Photo of Shaundra "Shaunie" Rasmussen, right, UW-Whitewater graduating senior, and Assistant Professor Rocio Duchesne.

UW-Whitewater Assistant Professor Rocio Duchesne looks on as graduating senior Shaundra “Shaunie” Rasmussen prepares equipment for a field study of plant productivity.

One UW-Whitewater graduating senior will go on to a NASA-sponsored research program this summer in Colorado and then to graduate school in California. But she will always remember that it began at the university in her own back yard.

“I’m a (Whitewater) native,” said Shaundra “Shaunie” Rasmussen. “I actually didn’t intend to go on to school when I graduated from high school. I enlisted in the military and I ended up getting hurt, so I wasn’t able to do it. I took a year to figure out what I was doing and I thought why not go to school here. There’s a school in my back yard.”

Rasmussen’s goal evolved after enrolling at UW-Whitewater as a biology major. She changed her major to international studies and then to geography. When she took a required course on human geography, Rasmussen said, “I felt like this was where I was meant to be.”

Her two-year journey in undergraduate research began one day in 2016 when Assistant Professor Rocio Duchesne visited Rasmussen’s introduction to geography class to talk about the science of remote sensing and to invite students who might want to participate in a project. Rasmussen was intrigued.

“Remote sensing is gathering information without physically being present,” Rasmussen said. “So satellites are an example of that. Technically your eyes are an example of that because you’re getting data without actually touching anything. There are so many applications for it.”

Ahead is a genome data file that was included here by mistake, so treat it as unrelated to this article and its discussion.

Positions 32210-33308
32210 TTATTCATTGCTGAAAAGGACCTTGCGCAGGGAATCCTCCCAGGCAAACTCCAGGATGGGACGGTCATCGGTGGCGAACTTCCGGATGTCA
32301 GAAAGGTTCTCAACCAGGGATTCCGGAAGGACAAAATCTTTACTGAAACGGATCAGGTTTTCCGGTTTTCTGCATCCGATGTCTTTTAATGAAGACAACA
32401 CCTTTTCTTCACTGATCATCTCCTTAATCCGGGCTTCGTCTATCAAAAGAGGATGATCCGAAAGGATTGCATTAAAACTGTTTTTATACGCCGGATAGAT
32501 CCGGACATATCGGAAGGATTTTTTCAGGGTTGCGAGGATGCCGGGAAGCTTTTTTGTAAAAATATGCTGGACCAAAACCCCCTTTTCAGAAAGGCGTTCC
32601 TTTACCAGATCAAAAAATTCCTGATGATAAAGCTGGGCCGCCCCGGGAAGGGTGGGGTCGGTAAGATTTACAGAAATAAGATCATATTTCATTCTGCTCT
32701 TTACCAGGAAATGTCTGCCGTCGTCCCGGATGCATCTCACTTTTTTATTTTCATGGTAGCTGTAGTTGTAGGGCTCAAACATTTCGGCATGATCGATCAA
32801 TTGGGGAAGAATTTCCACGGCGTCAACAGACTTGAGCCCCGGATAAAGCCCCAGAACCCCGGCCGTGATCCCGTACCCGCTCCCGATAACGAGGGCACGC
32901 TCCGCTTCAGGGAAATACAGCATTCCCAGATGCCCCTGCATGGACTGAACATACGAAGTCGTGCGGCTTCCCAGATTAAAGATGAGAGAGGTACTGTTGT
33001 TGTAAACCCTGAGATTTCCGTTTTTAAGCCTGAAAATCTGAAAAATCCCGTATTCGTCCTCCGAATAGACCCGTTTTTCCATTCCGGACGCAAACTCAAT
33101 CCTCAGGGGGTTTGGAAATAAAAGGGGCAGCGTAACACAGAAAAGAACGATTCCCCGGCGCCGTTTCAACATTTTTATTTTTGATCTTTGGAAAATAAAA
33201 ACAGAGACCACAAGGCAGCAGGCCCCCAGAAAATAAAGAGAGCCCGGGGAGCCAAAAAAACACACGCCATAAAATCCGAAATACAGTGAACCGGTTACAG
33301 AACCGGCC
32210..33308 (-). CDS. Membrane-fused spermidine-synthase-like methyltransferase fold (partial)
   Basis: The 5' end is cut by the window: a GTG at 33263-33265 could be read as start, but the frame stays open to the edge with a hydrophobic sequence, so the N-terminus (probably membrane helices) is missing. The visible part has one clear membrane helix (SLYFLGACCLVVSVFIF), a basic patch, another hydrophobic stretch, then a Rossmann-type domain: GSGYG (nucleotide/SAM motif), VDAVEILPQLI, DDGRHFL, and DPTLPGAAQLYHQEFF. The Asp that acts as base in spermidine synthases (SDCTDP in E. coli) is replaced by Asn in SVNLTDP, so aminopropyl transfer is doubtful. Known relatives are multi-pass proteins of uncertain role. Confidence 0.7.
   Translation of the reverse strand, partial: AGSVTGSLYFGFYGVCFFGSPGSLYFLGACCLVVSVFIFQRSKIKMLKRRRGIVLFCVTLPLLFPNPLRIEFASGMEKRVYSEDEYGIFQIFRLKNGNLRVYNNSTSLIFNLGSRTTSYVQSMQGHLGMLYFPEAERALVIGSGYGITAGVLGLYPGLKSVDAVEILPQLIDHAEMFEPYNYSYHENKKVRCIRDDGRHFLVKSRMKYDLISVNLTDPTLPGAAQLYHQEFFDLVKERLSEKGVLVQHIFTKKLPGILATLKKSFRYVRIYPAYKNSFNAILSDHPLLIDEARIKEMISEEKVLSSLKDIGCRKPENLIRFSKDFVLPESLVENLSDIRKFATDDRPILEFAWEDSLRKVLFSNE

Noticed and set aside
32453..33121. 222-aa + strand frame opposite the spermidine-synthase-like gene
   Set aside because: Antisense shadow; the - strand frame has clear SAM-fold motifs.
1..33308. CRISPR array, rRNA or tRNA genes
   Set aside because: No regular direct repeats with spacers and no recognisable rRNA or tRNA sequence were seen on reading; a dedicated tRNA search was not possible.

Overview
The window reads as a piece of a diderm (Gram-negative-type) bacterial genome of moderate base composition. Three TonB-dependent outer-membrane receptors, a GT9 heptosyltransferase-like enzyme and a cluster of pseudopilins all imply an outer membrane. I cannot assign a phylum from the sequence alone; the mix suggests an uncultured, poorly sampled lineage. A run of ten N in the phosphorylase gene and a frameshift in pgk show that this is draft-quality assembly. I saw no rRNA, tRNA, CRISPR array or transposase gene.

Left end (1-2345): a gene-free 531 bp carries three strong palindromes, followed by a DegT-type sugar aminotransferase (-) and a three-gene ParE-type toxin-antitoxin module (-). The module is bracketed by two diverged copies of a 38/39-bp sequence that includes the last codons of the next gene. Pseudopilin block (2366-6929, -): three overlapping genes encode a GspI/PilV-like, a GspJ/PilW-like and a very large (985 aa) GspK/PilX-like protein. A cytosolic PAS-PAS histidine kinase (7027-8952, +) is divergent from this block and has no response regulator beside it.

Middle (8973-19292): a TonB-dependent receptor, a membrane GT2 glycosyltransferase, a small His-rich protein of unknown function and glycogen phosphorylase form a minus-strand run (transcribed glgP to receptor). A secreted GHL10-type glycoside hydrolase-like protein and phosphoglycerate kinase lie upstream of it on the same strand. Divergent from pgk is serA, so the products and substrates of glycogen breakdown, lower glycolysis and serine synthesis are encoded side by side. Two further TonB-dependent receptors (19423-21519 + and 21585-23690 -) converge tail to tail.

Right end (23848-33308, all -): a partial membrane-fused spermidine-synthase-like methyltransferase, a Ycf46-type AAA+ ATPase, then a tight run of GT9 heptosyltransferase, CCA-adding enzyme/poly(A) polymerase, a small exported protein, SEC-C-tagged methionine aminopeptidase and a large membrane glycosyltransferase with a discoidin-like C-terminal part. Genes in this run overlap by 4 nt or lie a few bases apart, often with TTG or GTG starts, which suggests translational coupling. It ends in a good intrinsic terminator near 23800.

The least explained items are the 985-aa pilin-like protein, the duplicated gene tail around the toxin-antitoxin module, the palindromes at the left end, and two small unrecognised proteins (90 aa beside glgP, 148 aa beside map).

Photo of UW-Whitewater geography research

Duchesne and her student researchers decided on a study of plant productivity using crops on a farm in the township of Cold Spring northwest of Whitewater. Rasmussen recounts dodging bees and other insects in the summer heat and carefully walking the fields of young plants with remote sensing equipment to take reflectivity readings from the leaves of the plants.

“We looked at spring wheat, alfalfa and oats through the growing season to account for the different stages of the crops,” Rasmussen said. “And once fall came, everything was harvested and then (the work) was coming up with a model to best predict leaf area index. It was a long process of trying to organize the information.”

And it was a process which will serve her well in the months ahead, first as a member of a research team for NASA Develop for ten weeks this summer in Fort Collins, Colorado, and then as a graduate student in geography at San Diego State University in the fall. In California, she hopes to do research on watershed science.

Rasmussen said her research team in the NASA Develop program will study Grand Canyon water resources. Rasmussen said she expects to gain more experience with remote sensing, which she will use in her graduate studies later on.

“New algorithms to model what we observe on the planet are being developed constantly,” she said. “So it’s an emerging technology even though it’s been out there for quite a few decades now. It is considered an art and a science.”